Say no to tax avoidance for public service providers
Are we really all in this together Mr Osborne?
If the Chancellor was serious about filling the gaping black hole in the country’s finances he’d have used the budget to stop the billions – yes billions of pounds that are gushing out of the economy every year via lawful offshore tax havens.
Research by Ethical Consumer has made a valuable contribution to the growing campaign for tax justice by revealing that 13 of the 20 biggest private companies now being awarded public service contracts by the government have subsidiaries in tax havens.
The research identifies that companies including some of biggest names in the outsourcing industry such as BUPA, Capita and Sodexo that are lining up to take a slice of the mushrooming multi-billion pound public service sector have subsidiaries in places usually used to minimise tax bills.
The global accountancy giant KPMG, which had a $21 billion turnover in 2010, itself uses 47 out of the 60 globally recognised tax havens. On its UK website the company openly states that it’s able to substantially reduce companies’ tax bills through a series of nifty financial manoeuvrings.
What this means is that as the government makes the most savage cuts to public spending in living memory, mega companies that are now making equally huge profits from running our public services may not be paying what some might view as their fair share of tax.
Hilariously, last June Capita was awarded a £100 million contract by the DVLA to crackdown on vehicle tax and insurance evasion.
So how much are these companies spiriting away through tax avoidance, which let’s not forget unlike tax evasion is all perfectly legit? Well no one knows its true scale as the the whole problem of tax havens is that they operate with a level of secrecy that’s impossible to penetrate.
Interestingly we did get some possible indication of how some sections of the UK economy treat their tax responsibilities thanks to some recent digging by the research group Corporate Watch.
They’ve focused in on the UK’s leading private healthcare providers including Care UK and Ramsay Health Care who they allege, hope to cash-in from the much-derided NHS reforms through creative tax arrangements that will, let them legitimately avoid paying tax on millions of pounds’ worth of profit.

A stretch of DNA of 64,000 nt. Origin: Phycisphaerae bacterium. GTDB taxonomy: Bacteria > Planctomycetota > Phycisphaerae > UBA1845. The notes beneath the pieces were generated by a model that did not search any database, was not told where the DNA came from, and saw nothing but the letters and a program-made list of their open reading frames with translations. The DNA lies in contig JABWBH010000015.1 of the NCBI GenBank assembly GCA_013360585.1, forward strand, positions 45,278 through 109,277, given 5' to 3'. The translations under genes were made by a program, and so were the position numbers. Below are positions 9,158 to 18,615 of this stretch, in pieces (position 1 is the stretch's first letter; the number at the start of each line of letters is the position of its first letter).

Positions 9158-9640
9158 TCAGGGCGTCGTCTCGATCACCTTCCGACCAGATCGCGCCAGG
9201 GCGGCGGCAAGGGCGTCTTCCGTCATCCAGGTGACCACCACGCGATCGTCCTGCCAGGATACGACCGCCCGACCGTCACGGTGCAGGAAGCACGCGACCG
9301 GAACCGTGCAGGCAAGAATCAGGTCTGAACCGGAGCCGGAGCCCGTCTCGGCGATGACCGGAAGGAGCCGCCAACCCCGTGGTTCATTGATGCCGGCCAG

What we do know for sure though is that according to HM Revenue and Customs, wider corporate tax avoidance now costs the UK at least £5 billion every year.
With NHS trusts across England now having to make £20 billion of cuts over the next four years, £5 billion would stop vital frontline health services and jobs from being axed for a whole year.
Richard Murphy from the Tax Justice Network says that Ethical Consumer’s research is disturbing:
“We’re seeing taxpayers money now being captured by private corporations who are using it for the benefit of a few in society at a cost to the great many ordinary people who are paying the price through reduced services, benefits and even healthcare and all at the cost of increased tax.”
Now a growing a number of MPs are demanding government action on the issue.
Following the publication of Ethical Consumer’s research, an Early Day Motion was put before the House Of Commons by the Green Party MP Caroline Lucas calling on the government to exclude companies with operations in tax havens from bidding for public service contracts.
“Taxpayers’ money is being used by the government to pay these companies to deliver public services. It’s therefore essential that these companies pay all the taxes on the profits they make to the British taxpayer,” thunders Michael Connarty, Labour MP for Linlithgow and East Falkirk, one of the 70 MPs who’ve now signed the EDM which includes Margaret Hodge, Chair of the Public Accounts Committee.
“It’s scandalous that the government is still allowing some of them to avoid paying large amounts of tax in this country. We are clearly not ‘all in this together’ and the government needs to take action.”
Mr Osborne take note: growing numbers of people agree.Tagged in: budget, Capita, Ethical Consumer, finance, george osborne, tax, tax haven
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